Nowruz Eid: The Iranian Celebration of the New Year
On the list of festivals people acknowledge and honor, celebrating the New Year ranks near the top. The first human beings who started celebrating the New Year were people from Babylon. Apparently, they celebrated a day in late March as the beginning of the New Year which was the first moon after the vernal equinox. Ever since, people from every culture and religion have been celebrating a day in their calendar as the New Year having different kinds of traditions. Christians celebrate the birthday of Jesus Christ as the beginning of the New Year (Christmas) and the Jewish people celebrate the day which they believe was the day of Man’s creation known as Rosh Hashanah. There is also another celebration of New Year known as Nowruz Eid about which we are going to talk in this article.
What is Nowruz Eid?
Iranians, just as any other rich culture, have a variety of festivals they honor throughout the year such as Yalda Night: an Iranian celebration of the first night of winter, Sepandarmazgan: ancient Iranian day of women, Chaharshanbe Suri: the fire festival and so forth. But among all of these lovely festivals and traditions Nowruz Eid is the most loved one by the natives. The reason is simple: Nowruz Eid is the Iranian celebration of the New Year. You might find it interesting to know that Nowruz in the original Persian (Farsi) is consistent of two words: ‘now’ and ‘ruz’. The first word means ‘new’ and the second means ‘day’ so, Nowruz literally means ‘new day’ in Persian. Also, the word ‘Eid’ means ’festival or celebration’. In conclusion, Nowruz Eid really means ‘the celebration of the new day’.
When is Nowruz Eid celebrated?
For people from Iran the New Year coincides with the beginning of spring. In the Solar Hijri calendar, which is used by Iranian people, the first month of the year is called Farvardin and the first day of Farvardin is considered as beginning of the New Year, aka Nowruz Eid. On the Gregorian calendar however, Nowruz Eid is on March 21, 2023. On this day, you can literally see every Iranian celebrating this happy occasion wherever they are in the globe.
Which religion Nowruz Eid is originated from?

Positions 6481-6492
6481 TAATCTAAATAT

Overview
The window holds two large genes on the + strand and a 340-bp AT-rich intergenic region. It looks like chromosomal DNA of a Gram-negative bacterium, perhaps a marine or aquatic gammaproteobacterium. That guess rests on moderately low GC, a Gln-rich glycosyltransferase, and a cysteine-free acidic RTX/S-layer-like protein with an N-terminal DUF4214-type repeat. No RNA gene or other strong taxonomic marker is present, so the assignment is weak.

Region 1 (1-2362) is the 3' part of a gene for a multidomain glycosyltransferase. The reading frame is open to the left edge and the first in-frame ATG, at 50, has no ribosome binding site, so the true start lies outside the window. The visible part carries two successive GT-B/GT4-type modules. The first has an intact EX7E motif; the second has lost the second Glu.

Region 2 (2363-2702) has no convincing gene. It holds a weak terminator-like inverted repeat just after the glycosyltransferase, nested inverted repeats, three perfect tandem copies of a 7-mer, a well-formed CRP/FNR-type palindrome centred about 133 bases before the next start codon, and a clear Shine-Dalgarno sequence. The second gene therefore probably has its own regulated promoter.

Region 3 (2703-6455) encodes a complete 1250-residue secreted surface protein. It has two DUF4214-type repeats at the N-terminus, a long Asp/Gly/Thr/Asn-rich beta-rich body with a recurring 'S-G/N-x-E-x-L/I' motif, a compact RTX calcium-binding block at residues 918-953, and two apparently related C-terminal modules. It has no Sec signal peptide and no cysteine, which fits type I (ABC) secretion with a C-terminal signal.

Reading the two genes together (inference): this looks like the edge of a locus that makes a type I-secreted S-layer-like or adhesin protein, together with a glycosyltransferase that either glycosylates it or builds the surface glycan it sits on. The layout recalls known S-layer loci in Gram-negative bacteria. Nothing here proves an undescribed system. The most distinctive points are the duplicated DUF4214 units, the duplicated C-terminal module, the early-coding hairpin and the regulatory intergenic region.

Even though the current official religion of Iran is Islam, this has not always been the case. Islam did not come to Iran until 665 AD. Before that the official religion of this country was Zoroastrian and Nowruz Eid is said to have originated from this religion.
The Historical Background of Nowruz Eid
The exact date of the first celebration of Nowruz Eid is not entirely clear. However, it is said that 3000 years ago, Jamshid, the great king of Iran at the time, named this day as it is called now and his people were the first ones celebrating this day. Moreover, the great Persian poet, Ferdowsi has stated in his masterpiece known as Shahnameh that when Jamshid was passing through Azerbaijan, he demanded a crown which then was lit by the sunshine and made the whole world brighter which made people so joyful. Then, for the sake of people’s happiness he named the day as Nowruz Eid and saved his people from the horrors of the cold winter. In case you like to know a little more about Iran’s dynasties, you can visit Iran’s flag.
Although Nowruz and Nowruz Eid are said to date back to the Medes, the first Iranian king who really acknowledged Nowruz Eid was Cyrus the Great. This day was also celebrated in the Sassanid era when Nowruz Eid continued for at least 6 days. The Parthian Empire honored this celebration, too. Nowruz Eid has changed throughout time but what is left of it for almost 200 years is now the most popular festival of the year for Iranian people.
Who celebrates Nowruz Eid?
Even though Nowruz Eid is mostly known as Iranian or Persian festival of the New Year, there are people who celebrate this joyous occasion in other countries as well, such as Afghanistan, Azerbaijan, India, Iraq, Kyrgyzstan, Kazakhstan, Pakistan, Tajikistan, Turkey, Turkmenistan and Uzbekistan.
How many days is the Nowruz Eid holiday?
As already mentioned, 21st of March (1st day of Farvardin) is the day when the Persian New Year begins. From this day the Nowruz Eid holiday starts in Iran and it goes on for 13 days (13th of Farvardin). This means most of the Iranian people do not go to work in these 13 days, schools and universities are closed and everyone is having fun enjoying holidays. However, important places such as banks only remain closed till the 5th of Farvardin. These 13 days of Nowruz Eid finish by another Iranian festival known as Sizdah Bedar, the Nature’s Day, about which we will talk more.